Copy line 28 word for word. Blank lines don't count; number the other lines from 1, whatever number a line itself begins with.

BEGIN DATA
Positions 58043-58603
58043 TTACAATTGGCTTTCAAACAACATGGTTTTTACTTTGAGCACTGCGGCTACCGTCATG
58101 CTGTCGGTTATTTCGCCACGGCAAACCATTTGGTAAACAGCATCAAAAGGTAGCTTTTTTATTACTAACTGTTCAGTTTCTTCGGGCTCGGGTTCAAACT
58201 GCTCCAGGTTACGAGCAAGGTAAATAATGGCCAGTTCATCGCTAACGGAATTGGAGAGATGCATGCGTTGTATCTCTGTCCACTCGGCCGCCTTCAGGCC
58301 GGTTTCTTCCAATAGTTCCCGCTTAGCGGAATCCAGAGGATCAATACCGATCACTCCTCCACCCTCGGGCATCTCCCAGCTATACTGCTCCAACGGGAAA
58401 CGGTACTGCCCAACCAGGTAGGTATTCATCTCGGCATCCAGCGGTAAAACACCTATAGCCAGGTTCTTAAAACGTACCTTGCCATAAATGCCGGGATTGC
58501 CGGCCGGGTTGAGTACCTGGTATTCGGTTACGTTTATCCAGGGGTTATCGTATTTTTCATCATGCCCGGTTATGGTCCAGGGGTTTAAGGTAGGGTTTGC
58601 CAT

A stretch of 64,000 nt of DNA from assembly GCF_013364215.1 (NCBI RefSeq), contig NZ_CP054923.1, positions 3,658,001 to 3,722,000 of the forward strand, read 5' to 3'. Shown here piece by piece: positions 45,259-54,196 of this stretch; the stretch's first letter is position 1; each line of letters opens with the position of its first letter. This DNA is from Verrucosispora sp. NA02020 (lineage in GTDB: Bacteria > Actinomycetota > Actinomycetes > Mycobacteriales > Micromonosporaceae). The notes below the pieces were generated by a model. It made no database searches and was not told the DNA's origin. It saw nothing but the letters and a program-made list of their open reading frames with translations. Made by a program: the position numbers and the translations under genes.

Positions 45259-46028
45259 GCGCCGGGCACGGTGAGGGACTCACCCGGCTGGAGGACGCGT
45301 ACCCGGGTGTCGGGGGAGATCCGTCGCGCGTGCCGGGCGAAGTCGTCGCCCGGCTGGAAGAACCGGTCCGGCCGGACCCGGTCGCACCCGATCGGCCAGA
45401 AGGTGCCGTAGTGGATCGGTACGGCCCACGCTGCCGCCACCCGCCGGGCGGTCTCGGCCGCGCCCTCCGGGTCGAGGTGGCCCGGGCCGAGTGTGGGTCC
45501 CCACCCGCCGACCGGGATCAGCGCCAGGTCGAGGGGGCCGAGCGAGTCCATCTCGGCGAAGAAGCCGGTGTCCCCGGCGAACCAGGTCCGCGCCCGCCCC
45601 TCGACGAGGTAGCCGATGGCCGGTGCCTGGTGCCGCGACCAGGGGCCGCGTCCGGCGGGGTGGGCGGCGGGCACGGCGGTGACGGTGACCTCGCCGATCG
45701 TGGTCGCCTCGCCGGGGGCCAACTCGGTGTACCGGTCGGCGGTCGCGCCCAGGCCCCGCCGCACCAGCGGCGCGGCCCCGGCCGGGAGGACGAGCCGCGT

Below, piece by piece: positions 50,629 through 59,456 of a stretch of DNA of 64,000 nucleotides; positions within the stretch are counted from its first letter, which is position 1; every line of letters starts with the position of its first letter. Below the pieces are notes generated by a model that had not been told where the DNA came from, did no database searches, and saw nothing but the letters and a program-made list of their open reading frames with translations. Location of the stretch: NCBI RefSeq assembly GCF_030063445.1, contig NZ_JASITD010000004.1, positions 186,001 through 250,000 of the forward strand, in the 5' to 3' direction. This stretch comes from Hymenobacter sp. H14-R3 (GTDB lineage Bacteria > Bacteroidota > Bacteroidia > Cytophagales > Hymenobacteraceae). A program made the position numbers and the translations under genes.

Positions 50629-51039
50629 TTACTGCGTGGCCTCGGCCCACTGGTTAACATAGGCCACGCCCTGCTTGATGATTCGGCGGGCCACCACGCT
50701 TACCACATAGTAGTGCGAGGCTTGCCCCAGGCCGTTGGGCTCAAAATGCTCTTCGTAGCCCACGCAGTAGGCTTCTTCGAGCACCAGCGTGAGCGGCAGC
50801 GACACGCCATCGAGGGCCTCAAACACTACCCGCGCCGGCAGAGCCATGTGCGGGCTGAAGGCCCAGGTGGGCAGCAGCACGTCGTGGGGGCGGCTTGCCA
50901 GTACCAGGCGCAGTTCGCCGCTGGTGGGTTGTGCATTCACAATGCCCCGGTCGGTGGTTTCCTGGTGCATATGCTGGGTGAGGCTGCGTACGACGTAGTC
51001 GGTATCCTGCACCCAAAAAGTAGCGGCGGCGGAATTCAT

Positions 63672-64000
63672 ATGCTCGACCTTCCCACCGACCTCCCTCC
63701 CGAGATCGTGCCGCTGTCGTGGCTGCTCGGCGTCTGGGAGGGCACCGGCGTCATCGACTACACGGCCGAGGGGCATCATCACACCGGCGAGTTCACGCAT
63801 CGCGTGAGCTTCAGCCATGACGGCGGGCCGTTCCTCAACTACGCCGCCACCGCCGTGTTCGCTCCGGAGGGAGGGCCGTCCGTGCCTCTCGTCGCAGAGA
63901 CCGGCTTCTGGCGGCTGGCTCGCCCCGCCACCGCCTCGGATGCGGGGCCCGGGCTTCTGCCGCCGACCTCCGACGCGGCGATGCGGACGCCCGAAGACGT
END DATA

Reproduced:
63901 CCGGCTTCTGGCGGCTGGCTCGCCCCGCCACCGCCTCGGATGCGGGGCCCGGGCTTCTGCCGCCGACCTCCGACGCGGCGATGCGGACGCCCGAAGACGT